Salmon and other oily fish are ideal candidates for smoking because they can take the heat that would dry out leaner fish and shellfish. The thing to watch out for, though, is to keep the heat low enough so that the salmon does not render fat that drips onto the coals or burner, producing an acrid smoke that will ruin the flavor.
To smoke salmon in a grill, build a charcoal fire. When the coals are ready, push them to one side and put a handful of wood chips on the coal. Lay the salmon on the grill on the side opposite the coals and close the top. Smoke the fish for about 10 minutes per inch of thickness at the thickest part. You want it to reach an internal temperature of 140°F (60°C).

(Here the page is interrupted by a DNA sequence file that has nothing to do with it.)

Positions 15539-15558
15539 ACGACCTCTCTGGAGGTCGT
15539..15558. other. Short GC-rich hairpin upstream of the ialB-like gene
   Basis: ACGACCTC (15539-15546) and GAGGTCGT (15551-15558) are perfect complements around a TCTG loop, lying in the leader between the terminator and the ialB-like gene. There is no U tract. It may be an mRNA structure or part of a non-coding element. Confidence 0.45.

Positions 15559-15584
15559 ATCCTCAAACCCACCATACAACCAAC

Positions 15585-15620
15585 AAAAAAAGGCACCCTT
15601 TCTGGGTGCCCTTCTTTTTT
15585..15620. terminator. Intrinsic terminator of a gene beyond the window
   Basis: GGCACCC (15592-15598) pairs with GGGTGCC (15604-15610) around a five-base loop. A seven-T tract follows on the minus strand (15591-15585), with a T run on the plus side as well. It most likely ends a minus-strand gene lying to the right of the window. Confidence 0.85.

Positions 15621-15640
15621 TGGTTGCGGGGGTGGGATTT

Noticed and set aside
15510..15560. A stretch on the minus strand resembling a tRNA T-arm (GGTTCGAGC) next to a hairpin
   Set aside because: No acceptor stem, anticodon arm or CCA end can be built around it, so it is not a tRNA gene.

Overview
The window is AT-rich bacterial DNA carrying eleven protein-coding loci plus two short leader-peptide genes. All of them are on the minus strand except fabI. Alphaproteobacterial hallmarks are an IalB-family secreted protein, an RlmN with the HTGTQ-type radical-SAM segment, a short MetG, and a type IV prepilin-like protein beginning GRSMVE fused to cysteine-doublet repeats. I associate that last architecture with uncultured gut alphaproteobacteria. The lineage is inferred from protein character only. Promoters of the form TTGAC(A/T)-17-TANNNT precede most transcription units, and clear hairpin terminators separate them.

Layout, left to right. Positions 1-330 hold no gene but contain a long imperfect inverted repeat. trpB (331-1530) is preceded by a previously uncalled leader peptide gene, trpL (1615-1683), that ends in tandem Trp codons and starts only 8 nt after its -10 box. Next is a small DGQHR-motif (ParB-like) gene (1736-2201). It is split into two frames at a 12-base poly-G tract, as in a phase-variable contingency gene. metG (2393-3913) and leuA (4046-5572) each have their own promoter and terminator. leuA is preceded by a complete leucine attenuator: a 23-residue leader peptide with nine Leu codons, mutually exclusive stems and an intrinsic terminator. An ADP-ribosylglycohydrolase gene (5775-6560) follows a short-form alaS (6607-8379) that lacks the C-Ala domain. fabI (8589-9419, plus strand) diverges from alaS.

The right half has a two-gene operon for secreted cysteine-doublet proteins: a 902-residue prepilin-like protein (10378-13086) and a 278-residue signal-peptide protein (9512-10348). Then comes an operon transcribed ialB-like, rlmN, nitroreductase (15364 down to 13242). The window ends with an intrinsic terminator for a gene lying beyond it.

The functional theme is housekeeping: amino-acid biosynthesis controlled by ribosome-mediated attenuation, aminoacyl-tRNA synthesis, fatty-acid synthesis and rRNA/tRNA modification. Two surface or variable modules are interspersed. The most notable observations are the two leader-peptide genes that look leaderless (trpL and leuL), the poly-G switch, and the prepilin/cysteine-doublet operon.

James Peterson, author of the really wonderful, not inexpensive Fish & Shellfish, says hickory is OK, about in the same class with maple and mesquite, when it comes to smoking fish. Use the wood sparingly, he says, because it can give the fish an overwhelmingly smoky taste. He prefers apple, cherry, pear, and alderwood for salmon, but adds that the best Scottish salmon is smoked with oak from barrels that were used to age whisky (and the best whisky barrels were first used for aging sherry.) So, if you have a whisky barrel lying about, you might want to dedicate it to your salmon.